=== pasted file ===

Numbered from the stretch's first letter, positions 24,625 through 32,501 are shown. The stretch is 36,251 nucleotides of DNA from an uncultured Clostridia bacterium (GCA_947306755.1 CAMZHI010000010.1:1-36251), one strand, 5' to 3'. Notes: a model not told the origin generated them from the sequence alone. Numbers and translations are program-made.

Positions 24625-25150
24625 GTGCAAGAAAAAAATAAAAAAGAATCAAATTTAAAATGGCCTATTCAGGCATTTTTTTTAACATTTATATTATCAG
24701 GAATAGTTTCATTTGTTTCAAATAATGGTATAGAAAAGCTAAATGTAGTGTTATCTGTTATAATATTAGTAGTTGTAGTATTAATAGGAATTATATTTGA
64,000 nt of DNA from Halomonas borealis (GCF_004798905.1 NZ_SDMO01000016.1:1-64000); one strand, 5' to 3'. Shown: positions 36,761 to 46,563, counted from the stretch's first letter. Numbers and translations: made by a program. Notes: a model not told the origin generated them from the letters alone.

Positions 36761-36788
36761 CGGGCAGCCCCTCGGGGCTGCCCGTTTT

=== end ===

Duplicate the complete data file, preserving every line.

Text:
Numbered from the stretch's first letter, positions 24,625 through 32,501 are shown. The stretch is 36,251 nucleotides of DNA from an uncultured Clostridia bacterium (GCA_947306755.1 CAMZHI010000010.1:1-36251), one strand, 5' to 3'. Notes: a model not told the origin generated them from the sequence alone. Numbers and translations are program-made.

Positions 24625-25150
24625 GTGCAAGAAAAAAATAAAAAAGAATCAAATTTAAAATGGCCTATTCAGGCATTTTTTTTAACATTTATATTATCAG
24701 GAATAGTTTCATTTGTTTCAAATAATGGTATAGAAAAGCTAAATGTAGTGTTATCTGTTATAATATTAGTAGTTGTAGTATTAATAGGAATTATATTTGA
64,000 nt of DNA from Halomonas borealis (GCF_004798905.1 NZ_SDMO01000016.1:1-64000); one strand, 5' to 3'. Shown: positions 36,761 to 46,563, counted from the stretch's first letter. Numbers and translations: made by a program. Notes: a model not told the origin generated them from the letters alone.

Positions 36761-36788
36761 CGGGCAGCCCCTCGGGGCTGCCCGTTTT